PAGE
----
The newly wedded bliss of Roger the Chapman, itinerant peddler and amateur sleuth (The Weaver’s Inheritance, 2001, etc.), is interrupted when an irresistible impulse—a message from God, Roger knows from past experience—sends him to Plymouth. He spends his first night in Plymouth next door to a well-appointed house that stands empty, but not, Roger soon discovers, locked. Wealthy old Oliver Capstick’s been clubbed to death by his great-nephew Beric Gifford, who has since disappeared—some say by eating the leaf of Saint John’s fern to render him magically invisible. That night, Roger enters the house and finds a pin formed in the letters B.G. that supports the sordid story Roger soon ferrets out from eyewitnesses, who seem remarkably open to his unauthorized interrogations. Beric Gifford and his sister Berenice depended on their great-uncle’s generosity and anticipated their inheritance to rescue them from their prodigality. Beric, however, inflamed Capstick when he proposed marrying his sister’s maid, Katherine Glover. The morning after Capstick threatened to disinherit him, he was found dead. Witnesses saw a bloody Beric flee the scene of the crime, and nobody’s seen him since—except for Roger, who thinks he’s spotted the fugitive kissing Katherine Glover. Roger can’t believe that Beric has been invisible all these months, chewing on fern leaves and succored by his sister and his lover, but what other possibility can there be?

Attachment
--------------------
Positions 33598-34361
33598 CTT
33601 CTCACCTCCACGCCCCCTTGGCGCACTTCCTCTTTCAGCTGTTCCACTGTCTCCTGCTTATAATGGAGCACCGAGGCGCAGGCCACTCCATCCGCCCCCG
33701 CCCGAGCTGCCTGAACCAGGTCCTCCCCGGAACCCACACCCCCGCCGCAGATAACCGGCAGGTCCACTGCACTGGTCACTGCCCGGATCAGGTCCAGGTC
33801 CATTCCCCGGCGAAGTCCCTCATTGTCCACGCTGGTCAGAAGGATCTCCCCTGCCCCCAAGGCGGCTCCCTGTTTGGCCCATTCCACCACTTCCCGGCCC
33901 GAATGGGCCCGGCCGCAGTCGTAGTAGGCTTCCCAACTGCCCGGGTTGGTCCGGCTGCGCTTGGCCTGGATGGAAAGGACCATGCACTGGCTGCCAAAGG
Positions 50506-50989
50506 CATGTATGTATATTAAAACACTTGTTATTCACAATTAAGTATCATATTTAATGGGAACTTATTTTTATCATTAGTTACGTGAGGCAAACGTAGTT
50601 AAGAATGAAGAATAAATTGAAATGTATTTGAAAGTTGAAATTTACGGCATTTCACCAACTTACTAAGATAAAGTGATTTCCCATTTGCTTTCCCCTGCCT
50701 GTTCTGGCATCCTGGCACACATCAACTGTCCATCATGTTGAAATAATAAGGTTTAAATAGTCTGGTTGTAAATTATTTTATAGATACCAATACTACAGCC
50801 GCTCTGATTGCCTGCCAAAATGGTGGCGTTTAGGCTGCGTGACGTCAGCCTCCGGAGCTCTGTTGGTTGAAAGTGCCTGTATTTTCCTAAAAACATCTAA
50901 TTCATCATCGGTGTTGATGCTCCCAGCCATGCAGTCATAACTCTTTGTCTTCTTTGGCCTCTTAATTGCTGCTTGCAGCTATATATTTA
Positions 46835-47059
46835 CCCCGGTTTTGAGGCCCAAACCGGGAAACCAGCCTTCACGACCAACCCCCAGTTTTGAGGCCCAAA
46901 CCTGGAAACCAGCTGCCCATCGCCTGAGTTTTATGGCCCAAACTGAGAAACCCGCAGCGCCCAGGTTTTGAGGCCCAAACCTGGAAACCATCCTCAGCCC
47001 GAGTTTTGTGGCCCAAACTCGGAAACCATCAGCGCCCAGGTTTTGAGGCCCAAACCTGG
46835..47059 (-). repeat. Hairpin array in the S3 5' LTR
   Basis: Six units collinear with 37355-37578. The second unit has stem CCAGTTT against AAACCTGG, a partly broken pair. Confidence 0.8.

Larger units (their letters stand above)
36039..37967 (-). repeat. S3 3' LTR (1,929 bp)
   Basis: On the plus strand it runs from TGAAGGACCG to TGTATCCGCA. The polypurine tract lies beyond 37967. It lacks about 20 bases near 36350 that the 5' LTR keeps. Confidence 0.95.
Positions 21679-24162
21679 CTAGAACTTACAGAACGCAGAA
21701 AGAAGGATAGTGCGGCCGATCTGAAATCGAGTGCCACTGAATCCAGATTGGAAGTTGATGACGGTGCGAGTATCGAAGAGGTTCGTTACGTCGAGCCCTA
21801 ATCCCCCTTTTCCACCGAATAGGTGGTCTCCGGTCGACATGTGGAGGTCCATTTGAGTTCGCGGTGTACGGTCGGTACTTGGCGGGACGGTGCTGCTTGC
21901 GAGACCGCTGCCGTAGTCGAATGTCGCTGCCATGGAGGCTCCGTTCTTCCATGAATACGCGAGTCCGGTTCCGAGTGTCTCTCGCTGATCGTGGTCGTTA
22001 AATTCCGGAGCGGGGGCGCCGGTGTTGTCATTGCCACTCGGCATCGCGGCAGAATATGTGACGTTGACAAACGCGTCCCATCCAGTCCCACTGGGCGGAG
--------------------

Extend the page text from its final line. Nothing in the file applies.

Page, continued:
A sinister and sensational explanation emerges only after several uncomfortable sleepovers on Roger’s part and many prosy recapitulations on Sedley’s.